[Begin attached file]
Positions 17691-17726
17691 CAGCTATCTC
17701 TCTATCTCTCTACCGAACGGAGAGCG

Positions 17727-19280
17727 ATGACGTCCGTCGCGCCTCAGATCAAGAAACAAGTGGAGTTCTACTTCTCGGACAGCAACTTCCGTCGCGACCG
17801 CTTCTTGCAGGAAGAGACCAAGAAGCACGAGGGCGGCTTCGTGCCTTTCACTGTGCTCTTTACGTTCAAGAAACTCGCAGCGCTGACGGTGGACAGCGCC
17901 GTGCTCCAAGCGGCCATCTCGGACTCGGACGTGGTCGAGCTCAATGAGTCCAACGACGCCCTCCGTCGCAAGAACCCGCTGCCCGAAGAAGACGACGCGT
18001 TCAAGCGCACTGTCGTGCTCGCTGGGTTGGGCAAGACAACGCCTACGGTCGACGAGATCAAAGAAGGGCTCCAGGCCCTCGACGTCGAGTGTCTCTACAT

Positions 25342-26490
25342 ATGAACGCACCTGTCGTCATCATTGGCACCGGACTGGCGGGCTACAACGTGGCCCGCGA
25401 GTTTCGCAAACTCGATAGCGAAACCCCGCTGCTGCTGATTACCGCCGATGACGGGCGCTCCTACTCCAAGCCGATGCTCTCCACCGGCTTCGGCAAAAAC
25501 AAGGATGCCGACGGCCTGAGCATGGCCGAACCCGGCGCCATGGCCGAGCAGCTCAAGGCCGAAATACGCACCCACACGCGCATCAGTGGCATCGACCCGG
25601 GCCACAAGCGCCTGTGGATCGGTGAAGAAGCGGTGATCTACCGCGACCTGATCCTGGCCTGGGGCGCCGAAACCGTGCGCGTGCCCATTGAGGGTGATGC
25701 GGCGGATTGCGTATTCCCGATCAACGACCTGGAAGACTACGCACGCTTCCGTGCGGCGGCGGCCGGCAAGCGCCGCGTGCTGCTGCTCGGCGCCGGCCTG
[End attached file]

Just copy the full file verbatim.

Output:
Positions 17691-17726
17691 CAGCTATCTC
17701 TCTATCTCTCTACCGAACGGAGAGCG

Positions 17727-19280
17727 ATGACGTCCGTCGCGCCTCAGATCAAGAAACAAGTGGAGTTCTACTTCTCGGACAGCAACTTCCGTCGCGACCG
17801 CTTCTTGCAGGAAGAGACCAAGAAGCACGAGGGCGGCTTCGTGCCTTTCACTGTGCTCTTTACGTTCAAGAAACTCGCAGCGCTGACGGTGGACAGCGCC
17901 GTGCTCCAAGCGGCCATCTCGGACTCGGACGTGGTCGAGCTCAATGAGTCCAACGACGCCCTCCGTCGCAAGAACCCGCTGCCCGAAGAAGACGACGCGT
18001 TCAAGCGCACTGTCGTGCTCGCTGGGTTGGGCAAGACAACGCCTACGGTCGACGAGATCAAAGAAGGGCTCCAGGCCCTCGACGTCGAGTGTCTCTACAT

Positions 25342-26490
25342 ATGAACGCACCTGTCGTCATCATTGGCACCGGACTGGCGGGCTACAACGTGGCCCGCGA
25401 GTTTCGCAAACTCGATAGCGAAACCCCGCTGCTGCTGATTACCGCCGATGACGGGCGCTCCTACTCCAAGCCGATGCTCTCCACCGGCTTCGGCAAAAAC
25501 AAGGATGCCGACGGCCTGAGCATGGCCGAACCCGGCGCCATGGCCGAGCAGCTCAAGGCCGAAATACGCACCCACACGCGCATCAGTGGCATCGACCCGG
25601 GCCACAAGCGCCTGTGGATCGGTGAAGAAGCGGTGATCTACCGCGACCTGATCCTGGCCTGGGGCGCCGAAACCGTGCGCGTGCCCATTGAGGGTGATGC
25701 GGCGGATTGCGTATTCCCGATCAACGACCTGGAAGACTACGCACGCTTCCGTGCGGCGGCGGCCGGCAAGCGCCGCGTGCTGCTGCTCGGCGCCGGCCTG